February 21, 2010

The Drawings

 "Study for St. Laurence in the Judgement, after Michelangelo"
Conte' drawing on pastel paper, 6 x 8
 "Study of Sibyl, after Michelangelo "
Conte' drawing on pastel paper, 6 x 8

I love Michelangelo's drawings. For me they stand on their own. But he felt quite differently about that. Many of the Master's sketches have a curvilinear quality, and some actually look like several parentheses stacked on top of each other as he "finds the form" (as is evidenced by my top sketch). He even developed a sort of "shorthand" in sketching for times when his chalk couldn't quite keep up with his ideas. However, sketches for the figures in the Sistine Chapel begin to take on a more corrected, geometrical appearance; a characteristic author Luciano Berti attributes to Michelangelo's love of architecture, explaining; "This is a characteristic that had hitherto been absent from Michelangelo's's sketches,...a new system of thinking in terms of a tight smbiosis between architecture and representation. " As an example, he sites the Sibyl sketch where lines begin to appear "surer and straighter" than before. All his figures appear very solid and muscular, as he often employed male models for both male and female figures in his drawings and paintings. 

There are many drawings attributed to Michelangelo, although there is some controversy over which ones are truly authentic. According to Berti, when Michelangelo was near death, he ordered that bonfires burn many of his preliminary sketches and drawings so that "no one might see the labors he had gone through and the tentative modes of his genius, not wishing to appear less perfect". How unfortunate is that? He felt such intense-type-A-on steriods-kind-of-pressure to present nothing but absolute perfection to the world. Most of us go to museums and see an artist's "best" work, often forgetting to take into account that we are only seeing a fraction of the work completed in a lifetime. And unless we are allowed to compare the amateurish, earlier work, it is difficult to fully appreciate the artist's growth. In Michelangelo's case, we are left to wonder just how horrible the drawings could possibly have been considering that he carved this at the ripe old age of 24? (sigh)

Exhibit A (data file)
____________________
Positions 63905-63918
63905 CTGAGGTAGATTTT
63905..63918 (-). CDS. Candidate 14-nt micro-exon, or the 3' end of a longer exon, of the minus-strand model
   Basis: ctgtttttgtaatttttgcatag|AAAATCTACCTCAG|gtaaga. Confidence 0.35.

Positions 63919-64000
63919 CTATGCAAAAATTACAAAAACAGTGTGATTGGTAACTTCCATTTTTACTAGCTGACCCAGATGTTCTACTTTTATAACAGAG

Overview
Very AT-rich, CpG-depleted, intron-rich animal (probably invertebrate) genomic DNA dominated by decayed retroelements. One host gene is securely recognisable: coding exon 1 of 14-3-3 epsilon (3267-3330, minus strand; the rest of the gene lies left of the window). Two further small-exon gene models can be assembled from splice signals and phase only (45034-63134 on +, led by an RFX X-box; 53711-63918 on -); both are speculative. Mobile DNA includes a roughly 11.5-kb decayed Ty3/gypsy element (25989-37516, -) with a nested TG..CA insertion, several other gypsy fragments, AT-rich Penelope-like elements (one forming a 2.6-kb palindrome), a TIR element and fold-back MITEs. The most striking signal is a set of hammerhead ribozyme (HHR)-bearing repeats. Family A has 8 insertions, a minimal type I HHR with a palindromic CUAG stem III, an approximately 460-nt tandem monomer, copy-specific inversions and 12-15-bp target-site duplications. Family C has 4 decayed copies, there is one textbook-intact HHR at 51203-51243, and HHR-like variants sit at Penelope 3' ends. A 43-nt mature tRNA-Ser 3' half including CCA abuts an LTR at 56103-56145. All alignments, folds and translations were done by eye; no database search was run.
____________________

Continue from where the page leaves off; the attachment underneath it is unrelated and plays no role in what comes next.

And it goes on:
"The Agony and the Ecstasy" movie was made in 1965, where we see Michelangelo conceiving many of the ideas for his drawings, and is portrayed lying on his back in order to paint the chapel ceiling.  But in a letter to his family, the artist included a sketch demonstrating his ability to paint from a standing position with his back arched as reaches up (and back) over his head.  Ouch. My neck hurts just looking at it. The film strays from historic facts, but for me, all is forgiven upon seeing the Carrara marble quarries...and the enormous recreated frescoes viewed at eye level are simply stunning. I almost wore out the "pause" button studying each and every frame... 

"He wouldn't have been pleased to see us surveying his working drawings. Michelangelo wanted you to look at is finished work and be overwhelmed by it and not realize that it's the result of thousands of decisions"...Hugo Chapman 


Paz said...

I want to take a drawing class this year. I'm no artist. I'm certainly no Michaelangelo but I'm inspired by your work and other artists. I'd like to give it a try and see what happens. Thanks for the inspiration.


FCP said...

You are right there in the heart of inspiration with the Art Student's League down the street. What an incredible opportunity. I look forward to hearing all about it-you must do it!

Gwen Bell said...

Wow...so strong and beautiful! Love the way you used both light and dark chalk, leaving your initial guides. The result is masterful! The folds in the skirt are nothing less than awesome. You make me want to bring out my drawing toys.